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Math Help - Tricky Continuity Question

  1. #1
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    Tricky Continuity Question

    If I ever teach a class on real analysis I be sure to put this question on the exam.

    TRUE/FALSE
    -------------
    A function f is continous at x_0\in \mbox{dom}(f) if and only if:
    \lim_{x\to x_0}f(x) = f(x_0).
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  2. #2
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    Quote Originally Posted by ThePerfectHacker View Post
    If I ever teach a class on real analysis I be sure to put this question on the exam.

    TRUE/FALSE
    -------------
    A function f is continous at x_0\in \mbox{dom}(f) if and only if:
    \lim_{x\to x_0}f(x) = f(x_0).
    Okay, I'll bite. I would say this question is meant to be a "trick question" so I
    would guess the correct answer is "FALSE."

    But I don't know why?

    -Dan
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    Quote Originally Posted by topsquark View Post
    Okay, I'll bite. I would say this question is meant to be a "trick question" so I
    would guess the correct answer is "FALSE."

    But I don't know why?

    -Dan
    The actual true definition (as appears in analysis books) is as follows:

    A function is continous at x_0\in \mbox{dom}(f) iff any sequence (x_n) in \mbox{dom}(f) converging to x_0 we have that \lim f(x_n)=f(x_0).

    With some work it is possible to prove another equally important theorem (which is equivalent, so you can use this one instead as definition of continuity):

    A function is continous at x_0\in \mbox{dom}(f) iff for any \epsilon >0 there exists a \delta>0 such that for all |x-x_0|<\delta and x\in \mbox{dom}(f) imply that |f(x)-f(x_0)|<\epsilon.

    Now in a Calculus course when talk about continuity they do not talk about this minor discrepancy.

    Now limits \lim_{x\to x_0}f(x) are only defined on functions whose domain contain an open interval containing x_0 except possible at x_0.

    So whenever a limit is written it is assumed we are talking about a function defined on an open interval.

    Note, the function f:\{0\}\mapsto \mathbb{R} is continous! But it is not defined on an open interval containing 0. So writing \lim_{x\to 0}f makes no sense. Consequently, \lim_{x\to 0} f(x)=f(0) just does not make sense.

    However, if a function is defined on an open interval then writing the limit version of continuity is okay.

    In fact, I once read through a Calculus book that when talked about continuity it put in paranthesis "(defined on some open interval)" and I always wondered to myself why that is. It was not until I learned some real analysis when I realized why that was necessay. Indeed, most Calculus books do not even write such a statement in paranthesis.

    My last remark, is that this is a common mistake. Supprisingly, my complex analysis author made this same error when he was talking about Complex continous functions! So it is really a trick question.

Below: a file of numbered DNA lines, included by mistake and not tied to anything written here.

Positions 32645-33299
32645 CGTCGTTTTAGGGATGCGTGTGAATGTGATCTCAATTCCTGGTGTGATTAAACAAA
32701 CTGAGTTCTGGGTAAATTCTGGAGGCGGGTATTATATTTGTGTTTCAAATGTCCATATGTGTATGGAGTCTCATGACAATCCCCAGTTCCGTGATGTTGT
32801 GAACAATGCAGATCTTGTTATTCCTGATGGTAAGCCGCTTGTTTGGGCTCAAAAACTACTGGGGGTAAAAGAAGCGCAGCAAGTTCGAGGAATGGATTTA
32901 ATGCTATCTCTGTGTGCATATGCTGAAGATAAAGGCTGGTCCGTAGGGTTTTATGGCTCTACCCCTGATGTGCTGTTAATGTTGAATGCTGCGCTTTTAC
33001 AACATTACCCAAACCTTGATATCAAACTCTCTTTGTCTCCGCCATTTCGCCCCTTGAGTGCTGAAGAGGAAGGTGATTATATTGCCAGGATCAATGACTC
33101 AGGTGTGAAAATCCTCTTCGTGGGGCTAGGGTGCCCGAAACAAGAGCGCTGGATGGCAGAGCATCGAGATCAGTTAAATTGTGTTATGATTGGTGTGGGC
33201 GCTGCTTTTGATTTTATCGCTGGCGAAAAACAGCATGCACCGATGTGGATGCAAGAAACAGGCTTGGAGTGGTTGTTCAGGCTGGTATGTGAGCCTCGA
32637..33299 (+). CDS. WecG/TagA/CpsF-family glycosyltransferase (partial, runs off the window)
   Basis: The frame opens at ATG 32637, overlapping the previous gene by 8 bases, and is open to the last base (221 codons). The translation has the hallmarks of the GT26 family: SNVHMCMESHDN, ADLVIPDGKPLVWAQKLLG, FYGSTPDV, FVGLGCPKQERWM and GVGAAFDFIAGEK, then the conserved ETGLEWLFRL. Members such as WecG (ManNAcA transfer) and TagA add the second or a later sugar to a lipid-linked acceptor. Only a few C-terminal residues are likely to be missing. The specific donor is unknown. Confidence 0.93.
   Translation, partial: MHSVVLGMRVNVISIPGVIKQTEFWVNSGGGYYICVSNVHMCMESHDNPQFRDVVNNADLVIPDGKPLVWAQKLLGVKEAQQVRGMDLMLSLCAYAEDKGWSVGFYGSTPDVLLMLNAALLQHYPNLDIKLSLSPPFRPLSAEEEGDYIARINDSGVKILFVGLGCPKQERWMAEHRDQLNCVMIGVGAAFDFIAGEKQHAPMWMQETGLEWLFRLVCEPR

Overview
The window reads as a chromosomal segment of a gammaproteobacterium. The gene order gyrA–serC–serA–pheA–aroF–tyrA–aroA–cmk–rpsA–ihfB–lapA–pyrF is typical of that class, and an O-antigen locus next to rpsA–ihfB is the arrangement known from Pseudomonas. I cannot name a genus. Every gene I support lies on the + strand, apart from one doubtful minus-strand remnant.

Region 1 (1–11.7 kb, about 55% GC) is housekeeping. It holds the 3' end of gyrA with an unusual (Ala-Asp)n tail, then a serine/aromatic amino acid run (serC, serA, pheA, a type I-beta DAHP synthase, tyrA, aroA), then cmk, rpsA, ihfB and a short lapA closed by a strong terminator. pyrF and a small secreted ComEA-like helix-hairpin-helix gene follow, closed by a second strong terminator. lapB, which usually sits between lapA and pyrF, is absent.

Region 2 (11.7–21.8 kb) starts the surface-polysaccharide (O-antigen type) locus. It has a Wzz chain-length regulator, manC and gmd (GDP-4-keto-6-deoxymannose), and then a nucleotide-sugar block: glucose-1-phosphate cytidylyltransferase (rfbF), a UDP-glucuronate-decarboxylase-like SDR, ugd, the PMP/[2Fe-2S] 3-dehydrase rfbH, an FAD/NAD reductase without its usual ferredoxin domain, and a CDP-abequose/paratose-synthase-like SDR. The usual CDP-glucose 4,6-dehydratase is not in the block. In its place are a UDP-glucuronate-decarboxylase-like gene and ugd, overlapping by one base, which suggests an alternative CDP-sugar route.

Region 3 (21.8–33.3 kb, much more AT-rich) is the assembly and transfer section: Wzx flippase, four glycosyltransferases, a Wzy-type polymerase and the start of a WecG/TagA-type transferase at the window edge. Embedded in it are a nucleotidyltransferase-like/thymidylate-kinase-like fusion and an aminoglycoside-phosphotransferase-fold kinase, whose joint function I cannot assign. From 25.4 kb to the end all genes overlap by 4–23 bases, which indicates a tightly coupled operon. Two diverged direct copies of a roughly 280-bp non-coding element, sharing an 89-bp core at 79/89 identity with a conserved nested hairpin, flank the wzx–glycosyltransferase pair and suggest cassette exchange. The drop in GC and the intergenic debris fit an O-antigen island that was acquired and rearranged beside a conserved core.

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    Quote Originally Posted by ThePerfectHacker View Post
    The actual true definition (as appears in analysis books) is as follows:

    A function is continous at x_0\in \mbox{dom}(f) iff any sequence (x_n) in \mbox{dom}(f) converging to x_0 we have that \lim f(x_n)=f(x_0).

    [snipped]

    Now limits \lim_{x\to x_0}f(x) are only defined on functions whose domain contain an open interval containing x_0 except possible at x_0.
    Not true. Since f(x) is being written, it is implicit that we must have x \in \mbox{dom}(f) for f(x) to be defined. Therefore this definition is just shorthand (maybe sloppy shorthand) for your longer definition.

    So whenever a limit is written it is assumed we are talking about a function defined on an open interval.

    Note, the function f:\{0\}\mapsto \mathbb{R} is continous! But it is not defined on an open interval containing 0. So writing \lim_{x\to 0}f makes no sense. Consequently, \lim_{x\to 0} f(x)=f(0) just does not make sense.
    For the domain \{0\}, the only possible sequence is the sequence of zeroes, so \lim_{x\to 0} f(x)=f(0) makes sense and is true.

    When you take graduate-level Topology, you will learn the most general definition of continuity of a function: a function is continuous iff for every open set O in the codomain space, f^{-1}(O) is open in the domain space. And you will learn when the special definitions that you've given apply. (See Continuous function (topology).)

    In the case of the domain space \{0\}, the only open sets are \{0\} and \emptyset. Thus f^{-1}(O), which is either \{0\} or \emptyset, is trivially open for any open O of the codomain space.

    The neat thing about Topology is that it looks at things in a very abstract way and shows the relationships between a lot of special definitions you learn as an undergraduate. Since you like to look closely at definitions, I think you'll really like Topology.
    Last edited by JakeD; May 31st 2007 at 01:13 AM.
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    Quote Originally Posted by ThePerfectHacker View Post
    The actual true definition (as appears in analysis books) is as follows:

    A function is continous at x_0\in \mbox{dom}(f) iff any sequence (x_n) in \mbox{dom}(f) converging to x_0 we have that \lim f(x_n)=f(x_0).
    .
    You will note that with this definition any function who's domain is the
    integers is vacuously continuous. This definition says nothing about the
    the domain being an open interval or x_0 being in an open interval
    contained in the domain of f.

    If the domain contains an isolated point x_0 then it is vacously continuous
    there as every sequence x_n; n=1, 2, .. which goes to x_0 is constant
    so (f(x_n)) \to f(x_0)as all the f(x_n) = f(x_0)](eventualy anyway, it can do something else initialy)

    RonL
    Last edited by CaptainBlack; May 31st 2007 at 12:48 AM.
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    Quote Originally Posted by JakeD View Post
    Not true. Since f(x) is being written, it is implicit that we must have x \in \mbox{dom}(f) for f(x) to be defined. Therefore this definition is just shorthand (maybe sloppy shorthand) for your longer definition.
    When you say "not true" you mean the answer to my true/false question, i.e. you agree with me.

    Quote Originally Posted by CaptainBlank
    You will note that with this definition any function who's domain is the
    integers is vacuously continuous.
    Yes. I did notice that. It used to bother me that: f:\{0,1\} \mapsto \mathbb{R} is a continous function. But I realized it does not matter how you define something as long as you can prove everything that you need from the definition. And this definition worked really well.